Announcing Stack Overflow Documentation

We started with Q&A. Technical documentation is next, and we need your help.

Whether you're a beginner or an experienced developer, you can contribute.

Sign up and start helping → Learn more about Documentation →
byte[] bytes = value.getBytes();
Process q = new ProcessBuilder("process","arg1", "arg2").start();

I'm trying to stream file contents to an executable and capture the output but the output(InputStream) is always empty. I can capture the output if i specify the the file location but not with streamed input.

How might I overcome this?

share|improve this question
You haven't told us what the problem is. The process you're writing to needs to be reading from standard in -- is it? – Jonathon Faust Feb 25 '11 at 16:39
Sorry , The entire program hangs. I think it may be deadlocked. This may be due to the large nature of the data 5 - 10 mb(Log files) – Arran McCabe Feb 25 '11 at 17:01
Are you sure the InputStream you get from ProcessBuilder supports the available method? Most implementations does not support this and return just 0. – Robert Feb 25 '11 at 19:09

Try wrapping your streams with BufferedInputStream() and BufferedOutputStream():


Implementation note: It is a good idea for the output stream to be buffered.

Implementation note: It is a good idea for the input stream to be buffered.

Even with buffered streams, it is still possible for the buffer to fill if you're dealing with large amounts of data, you can deal with this by starting a separate thread to read from q.getInputStream(), so you can still be reading from the process while writing to the process.

share|improve this answer

I dont know if something else may also be wrong here, but the other process ("process") does not even have time to respond, you are not waiting for it (the method available() does not block). To try this out you can first insert a sleep(2000) after the flush(), and if that works you should switch to query'ing q.getInputStream().available() multiple times with short pauses in between.

share|improve this answer
No this didnt help.The streaming output from the process is being fed into a csv parser. Is it possible for the parser to process the output as it is produced or dose the process have to complete before it can read from the stream. – Arran McCabe Feb 25 '11 at 17:40
I also tried to write to the stream in a loop as I thought the size of the data may have been what the problem was. This produced a broken pipe error message. – Arran McCabe Feb 25 '11 at 17:48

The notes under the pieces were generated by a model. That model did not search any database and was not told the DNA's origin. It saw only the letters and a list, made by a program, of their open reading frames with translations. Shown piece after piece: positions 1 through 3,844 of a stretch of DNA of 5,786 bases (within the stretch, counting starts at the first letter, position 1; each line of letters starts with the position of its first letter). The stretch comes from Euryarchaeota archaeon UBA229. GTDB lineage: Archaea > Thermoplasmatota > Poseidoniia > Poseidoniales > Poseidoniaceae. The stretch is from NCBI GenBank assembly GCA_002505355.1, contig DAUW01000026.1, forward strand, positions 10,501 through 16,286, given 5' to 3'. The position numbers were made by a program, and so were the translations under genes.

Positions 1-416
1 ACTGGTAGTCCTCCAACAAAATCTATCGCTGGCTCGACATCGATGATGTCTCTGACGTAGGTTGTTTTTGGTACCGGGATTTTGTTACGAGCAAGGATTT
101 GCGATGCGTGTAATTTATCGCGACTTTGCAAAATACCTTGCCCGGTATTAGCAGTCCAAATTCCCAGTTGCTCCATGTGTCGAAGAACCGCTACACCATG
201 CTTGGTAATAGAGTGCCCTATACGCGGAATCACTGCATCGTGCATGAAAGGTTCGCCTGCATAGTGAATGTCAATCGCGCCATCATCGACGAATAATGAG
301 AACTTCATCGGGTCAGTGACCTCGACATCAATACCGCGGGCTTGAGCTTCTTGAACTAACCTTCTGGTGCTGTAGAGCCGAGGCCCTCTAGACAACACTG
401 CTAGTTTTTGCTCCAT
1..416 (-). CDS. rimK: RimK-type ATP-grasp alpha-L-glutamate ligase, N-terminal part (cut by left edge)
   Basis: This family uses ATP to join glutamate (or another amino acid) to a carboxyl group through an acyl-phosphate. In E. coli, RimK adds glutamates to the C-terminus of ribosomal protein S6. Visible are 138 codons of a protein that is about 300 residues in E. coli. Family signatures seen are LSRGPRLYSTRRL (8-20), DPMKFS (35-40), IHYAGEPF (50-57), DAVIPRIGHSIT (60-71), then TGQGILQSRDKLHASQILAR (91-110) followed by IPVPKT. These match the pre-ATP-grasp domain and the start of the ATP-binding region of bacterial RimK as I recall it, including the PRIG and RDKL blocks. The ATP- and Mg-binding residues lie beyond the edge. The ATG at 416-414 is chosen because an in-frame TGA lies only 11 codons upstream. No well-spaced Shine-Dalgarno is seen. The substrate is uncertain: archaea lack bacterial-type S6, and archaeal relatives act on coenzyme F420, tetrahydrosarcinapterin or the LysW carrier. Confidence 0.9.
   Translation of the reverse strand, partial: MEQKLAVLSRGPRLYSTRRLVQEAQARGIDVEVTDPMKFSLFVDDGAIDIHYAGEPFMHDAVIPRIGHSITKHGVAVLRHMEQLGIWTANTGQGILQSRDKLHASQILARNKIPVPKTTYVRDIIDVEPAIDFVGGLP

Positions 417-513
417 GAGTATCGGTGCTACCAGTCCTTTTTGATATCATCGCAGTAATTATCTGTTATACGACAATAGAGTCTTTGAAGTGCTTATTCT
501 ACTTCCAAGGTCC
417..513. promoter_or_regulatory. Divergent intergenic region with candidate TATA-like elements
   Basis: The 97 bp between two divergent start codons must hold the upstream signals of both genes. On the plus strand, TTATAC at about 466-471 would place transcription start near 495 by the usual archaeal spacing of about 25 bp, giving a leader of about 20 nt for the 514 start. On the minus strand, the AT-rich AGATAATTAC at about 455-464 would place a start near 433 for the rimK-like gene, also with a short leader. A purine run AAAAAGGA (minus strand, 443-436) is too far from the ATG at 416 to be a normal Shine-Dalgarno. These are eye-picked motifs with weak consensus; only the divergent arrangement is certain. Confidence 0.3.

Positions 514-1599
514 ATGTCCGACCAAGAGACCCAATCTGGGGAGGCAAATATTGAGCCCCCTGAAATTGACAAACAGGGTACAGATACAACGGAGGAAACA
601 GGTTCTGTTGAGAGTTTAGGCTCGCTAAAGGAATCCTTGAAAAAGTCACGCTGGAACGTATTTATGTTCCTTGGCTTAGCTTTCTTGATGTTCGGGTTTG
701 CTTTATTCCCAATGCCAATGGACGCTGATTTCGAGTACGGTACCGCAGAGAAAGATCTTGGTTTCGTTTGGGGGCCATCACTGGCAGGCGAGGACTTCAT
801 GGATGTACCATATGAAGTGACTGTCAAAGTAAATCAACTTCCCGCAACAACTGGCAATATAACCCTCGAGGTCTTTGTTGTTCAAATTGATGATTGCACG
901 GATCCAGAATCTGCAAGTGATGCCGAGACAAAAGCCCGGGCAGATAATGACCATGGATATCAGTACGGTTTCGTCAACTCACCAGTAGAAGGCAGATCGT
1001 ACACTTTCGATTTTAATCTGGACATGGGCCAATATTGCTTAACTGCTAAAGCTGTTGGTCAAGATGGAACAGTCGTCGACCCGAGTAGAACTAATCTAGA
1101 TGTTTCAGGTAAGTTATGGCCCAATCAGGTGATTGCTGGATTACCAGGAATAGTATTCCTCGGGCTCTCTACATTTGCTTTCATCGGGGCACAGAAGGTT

You write "The streaming output from the process is being fed into a csv parser": this makes me think the called program ("process") doesnt produce std-out/console-output at all. Try replacing "process" with a program of which you know it produces console-output, e.g. on windows "help.exe" – Bernd Elkemann Feb 25 '11 at 18:23

Perhaps the program you execute only starts its work when it detects the end of its input data. This is normally done by waiting for an EOF (end-of-file) symbol. You can send this by closing the output stream to the process:


Try this together with waiting for the process.

share|improve this answer

I think, you have to wait, until the process finished. I implemented something like this this way:

public class ProcessReader {

  private static final int PROCESS_LOOP_SLEEP_MILLIS = 100;
  private String result;

  public ProcessReader(Process process) {
    BufferedReader resultReader = new BufferedReader(new   InputStreamReader(process.getInputStream()));
    StringBuilder resultOutput = new StringBuilder();
    try {
        while (!checkProcessTerminated(process, resultReader, resultOutput)) {
    } catch (Exception ex1) {
        throw new RuntimeException(ex1);
    result = resultOutput.toString();

public String getResult(){
    return result;

private boolean checkProcessTerminated(Process process, BufferedReader resultReader, StringBuilder resultOutput) throws Exception {

    try {
        int exit = process.exitValue();
        return true;
    } catch (IllegalThreadStateException ex) {
    } finally {
        while (resultReader.ready()) {
            String out = resultReader.readLine();
    return false;


I just removed now some specific code, that you dont need, but it should work, try it. Regards

share|improve this answer

Your Answer


By posting your answer, you agree to the privacy policy and terms of service.

Not the answer you're looking for? Browse other questions tagged or ask your own question.